Dead Sea MSS: 4QPsc (vv. 1); 4QPsa (vv. 4-5, 7 [3-4, 6])
This Psalm can be described as an ‘Elohist’ version of Psalm 14. The relationship between Pss 14 and 53 continues to be debated, but most likely they represent two separate (independently transmitted and preserved) editions of the same underlying composition. As this composition was discussed in the earlier study on Psalm 14, here we will focus on the unique elements of the version in Ps 53.
The principal theme of the composition is YHWH acting to bring justice against the wicked (and on behalf of the righteous), consisting almost entirely of a description of the wicked. There is an implicit contrast with the righteous at work which is generally characteristic of Wisdom tradition. Structurally and thematically, the Psalm may be divided into three sections:
The superscription of Psalm 14 simply refers to it as a composition “belonging to David” (dw]d*l=), while Ps 53 includes the following musical direction: lyK!c=m^ tl^j&m*-lu^. On the term lyK!c=m^ (ma´kîl), which occurs in the heading of 12 other Psalms, cf. the earlier study on Psalm 32. The meaning and significance of the term tl^j&m* is quite unknown. The use of the preposition lu^ suggests that it could refer to a specific melody or mode/style of performance (i.e., “according to…”); it could also conceivably indicate an intended musical instrument for performance (“on…”). The term occurs again in the heading to Psalm 88.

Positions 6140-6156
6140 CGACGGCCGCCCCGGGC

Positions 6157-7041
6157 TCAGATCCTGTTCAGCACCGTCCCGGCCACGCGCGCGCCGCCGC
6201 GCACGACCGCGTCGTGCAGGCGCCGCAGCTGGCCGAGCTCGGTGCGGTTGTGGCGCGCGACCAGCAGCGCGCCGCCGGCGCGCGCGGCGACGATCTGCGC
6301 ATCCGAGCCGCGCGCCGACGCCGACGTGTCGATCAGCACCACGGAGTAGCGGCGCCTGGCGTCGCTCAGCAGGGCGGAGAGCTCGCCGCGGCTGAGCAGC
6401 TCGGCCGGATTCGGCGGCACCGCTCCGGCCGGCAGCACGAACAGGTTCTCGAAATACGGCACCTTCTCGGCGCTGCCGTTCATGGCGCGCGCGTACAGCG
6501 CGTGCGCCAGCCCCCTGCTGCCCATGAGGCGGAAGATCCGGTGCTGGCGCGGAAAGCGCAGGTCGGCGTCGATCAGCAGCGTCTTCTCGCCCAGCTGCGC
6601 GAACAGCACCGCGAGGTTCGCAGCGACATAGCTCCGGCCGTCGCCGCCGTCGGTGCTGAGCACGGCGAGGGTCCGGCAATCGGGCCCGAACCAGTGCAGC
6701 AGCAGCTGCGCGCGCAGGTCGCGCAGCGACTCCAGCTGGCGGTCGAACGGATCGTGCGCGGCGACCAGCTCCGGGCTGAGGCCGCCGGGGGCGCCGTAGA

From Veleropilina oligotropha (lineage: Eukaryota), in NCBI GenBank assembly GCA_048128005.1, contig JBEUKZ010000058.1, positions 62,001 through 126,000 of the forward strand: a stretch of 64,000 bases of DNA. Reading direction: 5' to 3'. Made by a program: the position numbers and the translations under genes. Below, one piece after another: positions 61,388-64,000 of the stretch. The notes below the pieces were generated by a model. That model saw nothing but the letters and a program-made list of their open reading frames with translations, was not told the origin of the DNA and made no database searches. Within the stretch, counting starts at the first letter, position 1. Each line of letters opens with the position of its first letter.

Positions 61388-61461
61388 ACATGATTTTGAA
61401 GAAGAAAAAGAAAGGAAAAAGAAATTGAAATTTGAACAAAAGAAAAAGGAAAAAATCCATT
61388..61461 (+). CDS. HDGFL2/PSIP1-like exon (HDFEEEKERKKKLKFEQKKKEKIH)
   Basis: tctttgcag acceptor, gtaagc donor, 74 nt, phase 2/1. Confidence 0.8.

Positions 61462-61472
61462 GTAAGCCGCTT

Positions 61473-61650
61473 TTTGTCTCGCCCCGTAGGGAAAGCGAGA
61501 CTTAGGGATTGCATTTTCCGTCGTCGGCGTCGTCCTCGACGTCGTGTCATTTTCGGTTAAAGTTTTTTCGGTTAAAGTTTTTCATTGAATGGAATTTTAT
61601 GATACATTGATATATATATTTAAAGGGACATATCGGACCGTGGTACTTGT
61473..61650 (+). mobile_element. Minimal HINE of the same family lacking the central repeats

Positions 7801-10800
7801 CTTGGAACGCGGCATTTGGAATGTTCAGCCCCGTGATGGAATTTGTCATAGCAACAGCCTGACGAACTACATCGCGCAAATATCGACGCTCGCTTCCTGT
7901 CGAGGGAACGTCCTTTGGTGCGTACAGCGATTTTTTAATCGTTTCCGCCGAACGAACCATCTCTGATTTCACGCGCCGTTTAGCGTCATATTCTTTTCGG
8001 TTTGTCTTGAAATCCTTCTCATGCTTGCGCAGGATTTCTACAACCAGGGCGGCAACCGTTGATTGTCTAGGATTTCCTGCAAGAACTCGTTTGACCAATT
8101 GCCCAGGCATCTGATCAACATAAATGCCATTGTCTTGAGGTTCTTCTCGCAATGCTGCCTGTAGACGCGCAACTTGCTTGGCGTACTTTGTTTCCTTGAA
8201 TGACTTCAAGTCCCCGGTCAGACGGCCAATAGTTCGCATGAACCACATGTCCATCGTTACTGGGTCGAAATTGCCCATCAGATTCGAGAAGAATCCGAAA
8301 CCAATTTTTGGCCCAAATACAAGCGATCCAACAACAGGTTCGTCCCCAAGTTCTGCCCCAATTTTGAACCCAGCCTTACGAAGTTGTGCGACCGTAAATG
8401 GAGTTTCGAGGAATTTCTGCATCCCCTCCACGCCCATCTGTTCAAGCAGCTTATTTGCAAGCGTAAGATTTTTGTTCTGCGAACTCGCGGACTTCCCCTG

VERSES 2-4 [1-3]
“A foolish person says in his heart (that)
‘There is no Mightiest (One)!’
They are decayed and show detestable perversion—
there is no (one) doing good!”
The initial two couplets are identical with verse 1 of Psalm 14 (cf. notes) with one notable difference: it has lw#u* (“crookedness, perversion”) in the third line, instead of hl*yl!u& (“deeds, actions, works”) in Ps 14.
“(The) Mightiest looks out from (the) heavens
(down) upon the sons of man,
to see—Is there any (one who is) discerning,
(any one) seeking the Mightiest?”
“All of them have turned back, corrupted as one—
there is no (one) doing good, there is not even one!”
- Ps 14: “They all have turned aside” (rs* lK)h^)
- Ps 53: “All of them have turned back” (gs* oLK%)